Speculative Investing: Life Changer, Hobby or Hassle?

A friend recently commented how they were feeling blue for being on the sidelines while observing execs from a small gold company ride their stock options up to big $ winnings. He was down on himself for observing this ‘action’ and not having the moxie and initiative to be partaking as well. He was looking for some sympathy which I was unable to summon.

My take on speculative investing opportunities with potential for massive winnings (and losses):

  • Incentive to participate in this arena is that a possible outcome is life changing money (being money that gives you choices you do not possess today).
  • Capital that makes its way into these deals has acknowledged that earning 11%/year via a diversified and liquid index fund over the past 5 years is nice….but ultimately an unacceptable result. Money here is happy forgoing characteristics like transparency, liquidity and diversification in exchange for a chance at a super charged return resembling lottery winnings.
  • In order to make a meaningful sum that can conceivably change the trajectory of your life, you must invest a meaningful sum. Here’s where things get very easy for me: I could never carve out a quarter, or half, of my portfolio to participate in a deal where permanent loss of capital was a possibility. Just plain not interested. Doesn’t strike me as a good idea (for me). And yes, people win at this sometimes, and I won’t be in the club.
  • So, the pivot is to make a small investment. Only now if it goes up 20 times — it won’t change your life. So, you’re doing it for fun and acknowledge it’s very likely not a game changer if you win (you won’t retire 3 years earlier, buy your kids homes, donate 6 figures to a charity etc.). And here is where it gets really simple for me again: investing in a small venture that won’t change my life is around ‘low/medium’ on my personal fun scale. With only a finite amount of time to consume fun — for me that time is reserved for the ‘high / extremely high’ fun activities only. For some people, investing in high risk/high return deals is their definition of good times — and I don’t contest this assuming it works for them on a sunny Saturday afternoon.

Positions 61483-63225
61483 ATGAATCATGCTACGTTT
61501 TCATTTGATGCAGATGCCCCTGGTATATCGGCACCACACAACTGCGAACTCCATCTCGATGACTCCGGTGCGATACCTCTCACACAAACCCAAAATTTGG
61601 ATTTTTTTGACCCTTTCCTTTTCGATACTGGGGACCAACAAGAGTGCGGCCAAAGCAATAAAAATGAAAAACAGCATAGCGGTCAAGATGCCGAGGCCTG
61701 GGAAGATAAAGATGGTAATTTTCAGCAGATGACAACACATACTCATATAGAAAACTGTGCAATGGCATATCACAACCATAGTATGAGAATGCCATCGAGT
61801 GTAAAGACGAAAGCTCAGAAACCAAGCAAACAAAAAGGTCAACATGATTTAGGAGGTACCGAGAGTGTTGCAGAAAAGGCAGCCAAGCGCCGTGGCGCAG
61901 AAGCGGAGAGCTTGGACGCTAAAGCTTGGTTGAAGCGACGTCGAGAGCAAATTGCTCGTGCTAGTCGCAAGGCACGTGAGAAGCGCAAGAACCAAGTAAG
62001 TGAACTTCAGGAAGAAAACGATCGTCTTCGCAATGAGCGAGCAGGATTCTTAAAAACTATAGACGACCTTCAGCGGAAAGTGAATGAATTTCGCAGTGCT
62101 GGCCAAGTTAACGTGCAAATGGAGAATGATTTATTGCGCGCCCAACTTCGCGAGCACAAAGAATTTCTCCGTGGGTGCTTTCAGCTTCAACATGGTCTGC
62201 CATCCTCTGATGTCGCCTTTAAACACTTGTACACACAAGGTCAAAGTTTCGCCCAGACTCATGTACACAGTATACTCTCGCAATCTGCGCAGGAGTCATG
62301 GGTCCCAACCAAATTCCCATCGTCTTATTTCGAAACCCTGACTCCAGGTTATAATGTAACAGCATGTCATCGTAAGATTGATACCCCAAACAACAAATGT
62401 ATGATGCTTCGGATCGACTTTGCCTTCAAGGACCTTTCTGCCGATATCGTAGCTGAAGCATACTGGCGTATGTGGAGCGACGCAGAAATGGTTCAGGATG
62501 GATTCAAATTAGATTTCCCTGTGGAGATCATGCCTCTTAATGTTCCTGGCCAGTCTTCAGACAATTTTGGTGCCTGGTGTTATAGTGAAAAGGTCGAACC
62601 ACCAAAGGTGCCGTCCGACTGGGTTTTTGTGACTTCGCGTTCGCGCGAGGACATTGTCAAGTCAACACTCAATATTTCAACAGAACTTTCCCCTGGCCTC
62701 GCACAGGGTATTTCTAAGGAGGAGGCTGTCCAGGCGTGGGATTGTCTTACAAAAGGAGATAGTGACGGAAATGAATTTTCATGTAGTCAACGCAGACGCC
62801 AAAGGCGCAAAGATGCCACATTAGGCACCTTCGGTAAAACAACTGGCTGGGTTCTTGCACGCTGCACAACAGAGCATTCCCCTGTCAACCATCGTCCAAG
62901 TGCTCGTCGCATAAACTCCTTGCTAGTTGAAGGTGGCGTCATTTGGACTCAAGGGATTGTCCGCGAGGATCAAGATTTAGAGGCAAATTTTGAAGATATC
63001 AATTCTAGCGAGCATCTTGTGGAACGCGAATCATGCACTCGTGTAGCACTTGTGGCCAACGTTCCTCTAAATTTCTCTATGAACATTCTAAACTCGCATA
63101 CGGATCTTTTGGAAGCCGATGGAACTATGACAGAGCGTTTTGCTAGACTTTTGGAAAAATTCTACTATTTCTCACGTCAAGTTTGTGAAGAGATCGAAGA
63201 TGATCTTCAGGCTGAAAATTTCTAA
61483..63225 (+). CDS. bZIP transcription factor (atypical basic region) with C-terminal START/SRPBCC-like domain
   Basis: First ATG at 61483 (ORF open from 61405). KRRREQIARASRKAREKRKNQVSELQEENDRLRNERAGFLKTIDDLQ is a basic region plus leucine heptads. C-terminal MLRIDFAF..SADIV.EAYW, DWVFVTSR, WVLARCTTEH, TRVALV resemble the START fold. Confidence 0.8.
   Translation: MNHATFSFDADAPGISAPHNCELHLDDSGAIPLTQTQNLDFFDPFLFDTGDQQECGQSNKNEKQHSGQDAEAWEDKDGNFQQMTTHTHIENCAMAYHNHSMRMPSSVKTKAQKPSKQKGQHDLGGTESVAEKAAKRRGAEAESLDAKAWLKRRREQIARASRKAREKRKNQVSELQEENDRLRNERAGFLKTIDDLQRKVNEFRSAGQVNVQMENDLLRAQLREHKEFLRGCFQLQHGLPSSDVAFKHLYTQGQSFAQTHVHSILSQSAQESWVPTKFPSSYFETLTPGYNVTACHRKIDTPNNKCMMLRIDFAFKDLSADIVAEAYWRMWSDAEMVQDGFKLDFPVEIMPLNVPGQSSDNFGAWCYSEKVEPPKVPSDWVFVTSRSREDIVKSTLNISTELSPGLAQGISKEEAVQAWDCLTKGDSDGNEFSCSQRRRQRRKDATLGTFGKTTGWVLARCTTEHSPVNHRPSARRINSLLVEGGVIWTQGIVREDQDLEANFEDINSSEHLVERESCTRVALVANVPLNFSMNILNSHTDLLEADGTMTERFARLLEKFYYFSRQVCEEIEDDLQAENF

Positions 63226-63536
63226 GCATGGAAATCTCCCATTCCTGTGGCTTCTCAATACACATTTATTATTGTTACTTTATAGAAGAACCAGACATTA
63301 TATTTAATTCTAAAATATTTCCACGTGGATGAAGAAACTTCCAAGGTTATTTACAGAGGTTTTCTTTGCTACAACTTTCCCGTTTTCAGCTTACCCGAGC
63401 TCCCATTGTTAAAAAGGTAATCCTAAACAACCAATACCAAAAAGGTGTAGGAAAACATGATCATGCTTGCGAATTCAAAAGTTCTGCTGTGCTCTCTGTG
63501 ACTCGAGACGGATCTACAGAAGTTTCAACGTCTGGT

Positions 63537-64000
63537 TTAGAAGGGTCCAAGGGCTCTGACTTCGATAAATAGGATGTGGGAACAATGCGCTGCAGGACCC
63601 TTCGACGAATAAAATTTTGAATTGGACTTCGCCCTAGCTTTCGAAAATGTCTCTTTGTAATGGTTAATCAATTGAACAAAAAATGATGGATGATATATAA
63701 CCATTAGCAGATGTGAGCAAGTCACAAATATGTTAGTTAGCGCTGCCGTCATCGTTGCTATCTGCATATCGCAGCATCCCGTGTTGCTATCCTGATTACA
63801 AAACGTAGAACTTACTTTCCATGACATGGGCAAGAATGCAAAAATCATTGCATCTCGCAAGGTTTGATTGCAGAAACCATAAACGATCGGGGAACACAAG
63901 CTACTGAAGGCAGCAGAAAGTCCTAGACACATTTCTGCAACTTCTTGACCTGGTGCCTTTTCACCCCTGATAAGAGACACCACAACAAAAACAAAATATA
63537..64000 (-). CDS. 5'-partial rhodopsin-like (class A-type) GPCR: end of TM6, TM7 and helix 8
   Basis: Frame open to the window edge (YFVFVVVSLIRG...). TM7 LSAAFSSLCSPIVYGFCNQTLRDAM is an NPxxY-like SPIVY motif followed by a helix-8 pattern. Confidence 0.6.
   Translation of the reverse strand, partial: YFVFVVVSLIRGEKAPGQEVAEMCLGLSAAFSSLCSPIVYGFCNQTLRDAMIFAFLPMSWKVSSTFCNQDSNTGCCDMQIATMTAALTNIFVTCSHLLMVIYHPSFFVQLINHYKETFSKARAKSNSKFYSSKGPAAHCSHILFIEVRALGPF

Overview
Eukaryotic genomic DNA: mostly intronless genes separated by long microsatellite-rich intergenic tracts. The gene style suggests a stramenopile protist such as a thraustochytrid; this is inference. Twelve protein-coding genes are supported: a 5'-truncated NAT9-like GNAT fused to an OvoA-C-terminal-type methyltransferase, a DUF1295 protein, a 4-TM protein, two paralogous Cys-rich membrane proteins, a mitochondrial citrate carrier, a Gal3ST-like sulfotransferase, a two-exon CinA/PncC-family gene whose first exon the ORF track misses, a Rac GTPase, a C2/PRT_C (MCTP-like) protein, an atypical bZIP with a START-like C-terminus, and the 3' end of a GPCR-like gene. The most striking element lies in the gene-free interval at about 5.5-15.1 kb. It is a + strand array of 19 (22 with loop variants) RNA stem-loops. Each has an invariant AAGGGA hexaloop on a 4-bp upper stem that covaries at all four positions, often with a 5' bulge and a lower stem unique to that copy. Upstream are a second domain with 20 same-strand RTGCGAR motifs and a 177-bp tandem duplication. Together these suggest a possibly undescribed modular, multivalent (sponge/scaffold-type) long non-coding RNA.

• Often people collide with an ‘opportunity’ via serendipity and someone they know who is involved. Reminder in this situation: simply knowing someone who is involved does not qualify as a proclamation of ‘all clear’ re: free money. And yet, continued plodding with that boring portfolio can seem unbearable when you are close to an (alleged) surefire winner. Admittedly it is a very hard instinct to resist, which I have lived the reality of….and hence the purpose of my comments here.
  • It’s a small control group, but in my 24 years I have seen some small private deals work great (pet insurance, a downtown warehouse, cannabis 1.0) while the vast majority have failed, or been a wash (apartment building partnerships, Howe St. junior ‘anything’, a knapsack company). And usually after the projected investment timeline has stretched from 3 years to somewhere north of 10. At which point fatigue and misery are the only lenses you can see things through.
  • Small ventures being financed and flourishing in the world as their innovation creates value for people is capitalism at its finest, of which I am a big fan. Unfortunately, these types of investments often derail the life plans of their investors – many of whom had plans that could not absorb a meaningful loss, or prolonged lack of access to funds.

So chase the lottery outcome and speculate for fun —– but only if it really is, like….SUPER fun. Otherwise, compounding a sensibly diversified portfolio can free up a lot of time for the good stuff + get you where you need to be.

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